LONDON (Reuters) - Global investors have raised their holdings of cash and bonds, citing fears about potential shock waves from a Brexit vote rippling beyond Britain and the increased likelihood of a rise in U.S. interest rates this summer.
Fund managers polled by Reuters in the United States, Europe, Britain and Japan raised cash allocations to 6 percent in May, the highest level since January when global equity markets were in free-fall. They also increased their bond exposure to 37.8 percent from 37.6 percent in April.
The monthly poll showed that investors trimmed their equity allocation to 46.4 percent, citing worries about Britain’s June 23 referendum on membership of the European Union, and the growing expectation that the U.S. Federal Reserve would raise interest rates in June or July.
“Over the short term, the greatest risk is a Brexit,” said Nadege Dufosse, head of asset allocation at Candriam, arguing that while the strongest impact would be on euro zone and UK equities, a global “risk off” move was also likely.
“Brexit risk is at the top of our geopolitical concerns and we believe it may have a material impact on European risk assets,” agreed Giordano Lombardo, group chief investment officer and chief executive of Pioneer Investments.
“We prefer to keep a cautious stance.”
The survey of 58 fund managers and chief investment officers was conducted between May 16 and May 25.
During this period, online and telephone polls of UK voter intentions for the upcoming referendum on EU membership have given differing accounts of support for the ‘Leave’ and ‘Remain’ camps. This has clouded the view for investors, especially with a significant number of voters seemingly still undecided.
In the Reuters asset allocation poll, 20 out of 22 respondents who expressed a view thought that a victory for the ‘Leave’ camp would have repercussions beyond UK markets, hammering European stocks and the euro.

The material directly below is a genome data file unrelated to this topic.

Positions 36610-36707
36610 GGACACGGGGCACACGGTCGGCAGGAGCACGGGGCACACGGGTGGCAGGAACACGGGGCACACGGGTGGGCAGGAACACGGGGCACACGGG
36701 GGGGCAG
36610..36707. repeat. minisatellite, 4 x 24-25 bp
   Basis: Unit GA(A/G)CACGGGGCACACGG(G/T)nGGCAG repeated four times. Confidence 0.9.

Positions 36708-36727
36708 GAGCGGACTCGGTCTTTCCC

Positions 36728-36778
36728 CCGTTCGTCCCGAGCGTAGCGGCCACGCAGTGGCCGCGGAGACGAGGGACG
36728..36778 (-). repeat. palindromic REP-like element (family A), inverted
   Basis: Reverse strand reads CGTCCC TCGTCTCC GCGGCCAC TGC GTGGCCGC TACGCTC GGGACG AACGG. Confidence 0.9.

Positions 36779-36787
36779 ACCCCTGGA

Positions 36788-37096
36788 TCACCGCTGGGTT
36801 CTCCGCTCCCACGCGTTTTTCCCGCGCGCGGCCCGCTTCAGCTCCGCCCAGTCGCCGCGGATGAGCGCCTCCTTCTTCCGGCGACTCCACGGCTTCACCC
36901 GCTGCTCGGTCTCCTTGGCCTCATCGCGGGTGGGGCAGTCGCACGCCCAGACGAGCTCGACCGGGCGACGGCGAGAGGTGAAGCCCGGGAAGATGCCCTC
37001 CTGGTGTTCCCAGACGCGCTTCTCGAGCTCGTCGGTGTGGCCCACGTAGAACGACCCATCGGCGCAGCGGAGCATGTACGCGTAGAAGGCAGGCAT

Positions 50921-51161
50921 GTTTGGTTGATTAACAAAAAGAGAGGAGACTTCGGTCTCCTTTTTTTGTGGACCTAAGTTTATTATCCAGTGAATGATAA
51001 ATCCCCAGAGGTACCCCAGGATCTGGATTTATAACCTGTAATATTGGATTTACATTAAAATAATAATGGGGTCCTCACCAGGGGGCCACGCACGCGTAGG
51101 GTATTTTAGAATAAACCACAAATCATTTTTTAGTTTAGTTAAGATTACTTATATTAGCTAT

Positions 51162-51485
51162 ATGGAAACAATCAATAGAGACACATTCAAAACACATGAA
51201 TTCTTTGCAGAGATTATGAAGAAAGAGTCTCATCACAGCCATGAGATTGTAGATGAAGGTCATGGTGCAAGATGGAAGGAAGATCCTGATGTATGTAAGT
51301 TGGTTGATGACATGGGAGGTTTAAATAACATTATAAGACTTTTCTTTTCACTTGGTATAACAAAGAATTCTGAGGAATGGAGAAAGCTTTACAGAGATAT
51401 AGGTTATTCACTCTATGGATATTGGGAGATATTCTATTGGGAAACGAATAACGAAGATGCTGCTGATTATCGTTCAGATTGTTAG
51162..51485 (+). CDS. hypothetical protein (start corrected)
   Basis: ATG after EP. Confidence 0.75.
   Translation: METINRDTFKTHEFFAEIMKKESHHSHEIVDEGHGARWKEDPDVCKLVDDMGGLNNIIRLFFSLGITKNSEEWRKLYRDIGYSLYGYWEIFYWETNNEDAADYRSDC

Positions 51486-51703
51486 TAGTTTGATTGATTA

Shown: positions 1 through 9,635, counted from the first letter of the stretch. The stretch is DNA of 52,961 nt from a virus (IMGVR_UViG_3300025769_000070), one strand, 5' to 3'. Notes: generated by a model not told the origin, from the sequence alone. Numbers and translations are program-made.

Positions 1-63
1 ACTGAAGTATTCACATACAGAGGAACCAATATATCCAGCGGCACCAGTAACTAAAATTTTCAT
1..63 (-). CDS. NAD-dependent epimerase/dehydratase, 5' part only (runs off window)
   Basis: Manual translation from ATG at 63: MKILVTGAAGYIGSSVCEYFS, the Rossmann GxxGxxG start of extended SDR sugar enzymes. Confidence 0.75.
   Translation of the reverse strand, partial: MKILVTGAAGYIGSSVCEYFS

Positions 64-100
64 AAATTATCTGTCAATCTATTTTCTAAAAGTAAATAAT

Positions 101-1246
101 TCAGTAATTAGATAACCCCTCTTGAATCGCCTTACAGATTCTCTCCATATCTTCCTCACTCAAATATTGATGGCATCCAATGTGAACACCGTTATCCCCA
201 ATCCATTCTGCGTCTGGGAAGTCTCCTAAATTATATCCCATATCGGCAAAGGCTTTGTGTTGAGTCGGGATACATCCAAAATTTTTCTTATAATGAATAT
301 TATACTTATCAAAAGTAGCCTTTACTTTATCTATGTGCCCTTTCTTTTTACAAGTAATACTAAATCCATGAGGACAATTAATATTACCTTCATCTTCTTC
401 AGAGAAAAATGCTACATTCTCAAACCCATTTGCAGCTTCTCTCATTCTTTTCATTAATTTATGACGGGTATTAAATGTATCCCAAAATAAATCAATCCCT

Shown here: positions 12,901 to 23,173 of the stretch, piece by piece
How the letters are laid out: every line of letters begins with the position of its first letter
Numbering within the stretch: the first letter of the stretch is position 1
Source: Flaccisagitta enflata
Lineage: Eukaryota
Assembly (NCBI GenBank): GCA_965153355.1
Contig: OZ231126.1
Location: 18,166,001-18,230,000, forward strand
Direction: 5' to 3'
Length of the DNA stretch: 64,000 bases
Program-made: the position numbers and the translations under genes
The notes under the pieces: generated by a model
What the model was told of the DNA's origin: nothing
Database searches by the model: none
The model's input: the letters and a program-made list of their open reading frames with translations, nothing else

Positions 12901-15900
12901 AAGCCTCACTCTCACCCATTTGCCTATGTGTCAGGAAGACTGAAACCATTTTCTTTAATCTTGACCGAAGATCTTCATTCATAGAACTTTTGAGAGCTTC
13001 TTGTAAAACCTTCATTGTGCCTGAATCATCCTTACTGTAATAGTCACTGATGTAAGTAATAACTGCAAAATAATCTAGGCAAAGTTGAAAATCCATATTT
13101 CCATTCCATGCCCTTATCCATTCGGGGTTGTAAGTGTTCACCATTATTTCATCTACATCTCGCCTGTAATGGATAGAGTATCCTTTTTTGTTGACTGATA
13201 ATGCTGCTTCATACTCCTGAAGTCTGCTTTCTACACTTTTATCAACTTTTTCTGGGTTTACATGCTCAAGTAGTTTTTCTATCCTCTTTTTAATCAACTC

Several respondents worried that a vote to leave could set a bad precedent, bolstering anti-EU forces across the continent.
“Both European equities and the euro will face a major structural challenge that will undermine the foundations of the integration process in Europe,” said asset allocators at Unigestion.
Although some managers thought that downside risks were already factored in, others, such as Peter Lowman, chief investment officer at UK-based wealth manager Investment Quorum, reckon financial markets are still underplaying Brexit risks.
“Short term, an exit is likely to affect global market sentiment,” he said, adding this could explain the reduction in equity exposure of the last few weeks.
Investors are also cautious as the U.S. Federal Reserve is expected to raise interest rates this summer following more hawkish comments from Fed policymakers in recent days, and an improvement in U.S. economic data.
As recently as early May, a Fed rate hike in June seemed off the agenda, but that probability now stands around 26 percent, according to the CME Group’s FedWatch calculator, while market participants see a 50-50 chance of a July move.
As the Reuters poll was carried out during the period when Fed policymakers were signaling a more hawkish stance, it is perhaps not surprising that 87 percent of respondents who expressed a view expected the Fed to raise rates in 2016 after standing pat since December.
“We expect a June or July rate hike with another toward the end of the year,” said Trevor Greetham, head of multi-asset at Royal London Asset Management.
“The U.S. economy is picking up again according to business surveys, the unemployment rate is low and inflation is likely to rise in the second half of the year on oil price base effects.”
Some investors expressed fears that Yellen may have to tighten policy more quickly than expected if U.S inflation begins to pick up in earnest.
Within global equity portfolios, investors raised U.S. equity exposure to 39 percent, the highest since November 2015, and held UK equities steady at 11.1 percent.
They cut Japanese stock holdings by 2.7 percentage points to 18.1 percent, the lowest since November 2015, whilst slightly raising euro zone equities to 18.8 percent.
However, fund managers said it was difficult to get too bullish given sluggish economies and volatile politics in emerging and developed markets.
“We have a backdrop of rather modest corporate profitability, and valuations in some sectors or markets which appear quite fully valued,” said Mark Robinson, chief investment officer at wealth manager Bordier & Cie (UK). “It is therefore not surprising to see markets on edge.”
Developed stocks have had a decent run since the February trough, and in May the S&P 500 .SPX is up around one percent and European equities .FTEU3 have risen almost two percent. But emerging markets .MSCIEF are faltering, having shed more than 3 percent in May.
“We don’t see many catalysts for further sustained rallies of risk assets in this phase,” said Pioneer’s Lombardo. “Global economic growth is decent, but not impressive, and fiscal policy, which could be a positive catalyst, is still too timid.”
(This story fixes attribution of quote in paragraph eleven)
Additional reporting by Maria Pia Quaglia Regondi
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